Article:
Miami Celebrates Daft Punk's Discovery, a Dance Music Masterpiece
Photo Courtesy of Classic Album Sundays
It’s impossible to discuss disco as a cultural movement without bringing up “Disco Demolition Night," an ill-fated and ill-conceived promotion designed to stimulate faltering White Sox ticket sales.
The event promised 98-cent tickets to any fan who brought a disco record to Comiskey Park in Chicago. Said records would, naturally, be demolished. Following a controlled explosion of disco records and some overenthusiastic fans (read: thousands of white people storming the field, lighting things on fire and chanting, “Disco sucks!”), the event ended in a state of semichaos.
The subject of countless retrospectives and think pieces, that fateful Chicago night represented a low for both disco and dance culture. In the undiscerning public eye, “Disco Demolition Night” was something of a climax for the then-new and exciting craze, an unfitting end for a sound that had given so much to so many.
As we now know, disco never really went away. In Chicago, the very city in which “Disco Demolition Night” took place, the genre underwent a creative renaissance and makeover, producing an offspring now popularly referred to as house music. What’s more, the right people seemed to be paying attention, with the likes of Arthur Russell, Francois Kevorkian, and Larry Levan going on to apply the lessons and musical ethos of disco to new and indelible soundtracks for shuffling one’s feet.
Among disco’s many disciples, Thomas Bangalter and Guy-Manuel de Homem-Christo, two Frenchmen born in the mid-'70s, stand out in the crowd. Although removed from disco’s heyday by both space and time, the duo would go on to release one of the most powerful vindications of the genre, producing an album that simultaneously glorified the past while providing a roadmap for the future. I speak, of course, of Daft Punk’s Discovery, which celebrates its 15th anniversary this year.
Classic Album Sundays, the six-years strong international listening party that dedicates each month to extolling a single venerated album, has deemed August as the appropriate month to commemorate the occasion. Courtesy of Deja Vu Audio and Sweat Records, Miami will be able to celebrate (oh yeah, alright) Discovery this Sunday, August 21, at Sweat Records.
“Honestly, we have way more RSVPs than we can handle on Facebook,” says Sweat Records owner and cofounder Lauren “Lolo” Reskin. “Obviously, those numbers don’t always translate in real life, but we are encouraging people in our posting to, like — hey, reserve your spot, get your ticket, because we can only fit so many people in the store."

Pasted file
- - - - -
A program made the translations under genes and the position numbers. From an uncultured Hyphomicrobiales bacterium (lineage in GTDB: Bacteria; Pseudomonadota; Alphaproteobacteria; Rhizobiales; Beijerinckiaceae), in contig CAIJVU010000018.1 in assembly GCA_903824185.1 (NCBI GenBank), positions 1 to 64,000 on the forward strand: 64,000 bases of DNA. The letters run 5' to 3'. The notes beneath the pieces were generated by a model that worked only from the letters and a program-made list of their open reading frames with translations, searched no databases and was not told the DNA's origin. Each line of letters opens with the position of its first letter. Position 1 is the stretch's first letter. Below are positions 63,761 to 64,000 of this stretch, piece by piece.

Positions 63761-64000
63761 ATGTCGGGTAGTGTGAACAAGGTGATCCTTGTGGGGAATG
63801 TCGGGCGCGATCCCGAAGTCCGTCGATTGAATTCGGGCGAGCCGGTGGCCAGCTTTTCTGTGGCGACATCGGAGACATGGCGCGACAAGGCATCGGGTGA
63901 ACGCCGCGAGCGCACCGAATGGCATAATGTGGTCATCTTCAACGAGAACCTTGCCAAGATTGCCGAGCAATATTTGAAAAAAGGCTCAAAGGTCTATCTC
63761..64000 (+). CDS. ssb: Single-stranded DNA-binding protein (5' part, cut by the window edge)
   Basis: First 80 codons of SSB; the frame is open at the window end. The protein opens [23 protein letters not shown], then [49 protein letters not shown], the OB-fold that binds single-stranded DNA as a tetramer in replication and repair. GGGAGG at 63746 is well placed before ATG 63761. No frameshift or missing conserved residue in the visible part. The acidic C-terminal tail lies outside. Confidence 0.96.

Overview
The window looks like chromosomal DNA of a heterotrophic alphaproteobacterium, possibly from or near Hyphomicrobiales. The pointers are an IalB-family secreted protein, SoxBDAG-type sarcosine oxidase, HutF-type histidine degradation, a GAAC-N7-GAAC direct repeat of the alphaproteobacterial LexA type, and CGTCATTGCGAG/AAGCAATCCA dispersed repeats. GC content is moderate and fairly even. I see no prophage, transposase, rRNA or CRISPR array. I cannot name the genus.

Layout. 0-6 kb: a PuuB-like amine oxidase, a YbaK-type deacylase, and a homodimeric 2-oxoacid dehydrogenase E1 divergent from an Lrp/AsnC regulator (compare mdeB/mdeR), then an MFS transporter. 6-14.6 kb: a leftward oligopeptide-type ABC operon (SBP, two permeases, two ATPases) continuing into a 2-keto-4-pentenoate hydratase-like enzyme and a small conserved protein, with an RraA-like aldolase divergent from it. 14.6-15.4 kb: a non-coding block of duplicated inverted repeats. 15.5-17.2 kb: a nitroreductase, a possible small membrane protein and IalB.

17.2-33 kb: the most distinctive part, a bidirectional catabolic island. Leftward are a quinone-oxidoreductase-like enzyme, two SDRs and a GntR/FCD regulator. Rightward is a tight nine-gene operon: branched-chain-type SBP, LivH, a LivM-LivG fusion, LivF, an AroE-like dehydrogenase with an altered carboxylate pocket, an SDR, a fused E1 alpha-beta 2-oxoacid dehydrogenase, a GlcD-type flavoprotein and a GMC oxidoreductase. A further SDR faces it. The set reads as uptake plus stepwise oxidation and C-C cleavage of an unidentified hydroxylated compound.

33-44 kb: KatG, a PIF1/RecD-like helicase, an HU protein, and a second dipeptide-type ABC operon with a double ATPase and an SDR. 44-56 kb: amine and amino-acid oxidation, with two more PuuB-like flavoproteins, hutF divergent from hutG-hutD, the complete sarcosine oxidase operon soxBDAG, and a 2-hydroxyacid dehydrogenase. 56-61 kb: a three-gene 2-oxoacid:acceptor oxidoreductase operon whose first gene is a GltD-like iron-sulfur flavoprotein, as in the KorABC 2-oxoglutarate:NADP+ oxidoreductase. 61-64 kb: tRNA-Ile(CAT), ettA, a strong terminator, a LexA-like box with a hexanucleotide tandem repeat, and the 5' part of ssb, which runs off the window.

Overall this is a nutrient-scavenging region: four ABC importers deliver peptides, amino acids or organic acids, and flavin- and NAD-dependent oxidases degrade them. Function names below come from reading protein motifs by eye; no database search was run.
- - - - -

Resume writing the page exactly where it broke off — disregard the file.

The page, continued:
An avowed Daft Punk fan, Reskin has nothing but fond memories of and praise for Discovery, which was released during her stint at the shuttered Virgin Megastore in South Miami.
“Honestly, the thing that came through to me about when the album came out was that it just had this perfect, scintillating disco polish that perfectly… captured some of the amazing things about the original disco sound,” Reskin says. “They were incredibly faithful, but the main thing Daft Punk is incredible at is taking these older sounds or these samples that they meticulously dig for and then completely reinterpreting them into something new and very fresh. So, I remember the first time hearing 'Aerodynamic' was just… you could just tell that they were firing on all cylinders.”
In the mind of Reskin, the function of Discovery as a unified whole has helped consolidate its reputation as a classic. Discovery is not just “One More Time” – which, in all honesty, would have been enough to make the album a noteworthy release – and a half-decent collection of singles. The album is a joyous, hourlong voyage through the potential and possibility of electronic music.
“As it keeps going, there’s even ballads on it – which is amazing – and atmospheric kind of stuff, and you know,” Reskin says, pausing to take a breath. “There’s just so much on this album, and it’s sort of why we’ve been describing it as an electro-disco odyssey, because it is one of those albums that kind of feels like a journey. By the time you get to “Face to Face” and “Too Long,” it feels like you’re deep into a party.”
Because nothing screams “party” more than dancing, free beer, and pizza, Sweat Records will be offering all of those things in addition to Deja Vu’s high-end audio equipment this Sunday at its Little Haiti store.
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